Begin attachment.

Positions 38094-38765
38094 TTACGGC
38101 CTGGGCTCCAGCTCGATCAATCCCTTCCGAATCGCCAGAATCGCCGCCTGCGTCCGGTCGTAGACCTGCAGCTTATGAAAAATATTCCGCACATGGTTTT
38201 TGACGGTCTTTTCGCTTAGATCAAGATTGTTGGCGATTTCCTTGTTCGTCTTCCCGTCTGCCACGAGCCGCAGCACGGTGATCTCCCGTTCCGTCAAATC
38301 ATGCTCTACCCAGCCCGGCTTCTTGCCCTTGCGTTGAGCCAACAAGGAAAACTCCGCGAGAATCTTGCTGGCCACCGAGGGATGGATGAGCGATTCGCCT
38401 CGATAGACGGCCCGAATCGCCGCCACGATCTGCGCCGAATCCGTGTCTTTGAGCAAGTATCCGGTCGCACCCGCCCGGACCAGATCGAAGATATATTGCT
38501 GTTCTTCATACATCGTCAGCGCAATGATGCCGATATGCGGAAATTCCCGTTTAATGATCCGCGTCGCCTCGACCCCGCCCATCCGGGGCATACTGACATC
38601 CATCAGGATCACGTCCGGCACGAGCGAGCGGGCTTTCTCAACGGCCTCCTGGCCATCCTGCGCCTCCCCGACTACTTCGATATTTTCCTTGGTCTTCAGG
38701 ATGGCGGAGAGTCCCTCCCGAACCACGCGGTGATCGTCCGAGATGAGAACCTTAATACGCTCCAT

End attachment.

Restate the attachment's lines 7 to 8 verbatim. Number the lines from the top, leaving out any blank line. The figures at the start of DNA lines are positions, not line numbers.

38501 GTTCTTCATACATCGTCAGCGCAATGATGCCGATATGCGGAAATTCCCGTTTAATGATCCGCGTCGCCTCGACCCCGCCCATCCGGGGCATACTGACATC
38601 CATCAGGATCACGTCCGGCACGAGCGAGCGGGCTTTCTCAACGGCCTCCTGGCCATCCTGCGCCTCCCCGACTACTTCGATATTTTCCTTGGTCTTCAGG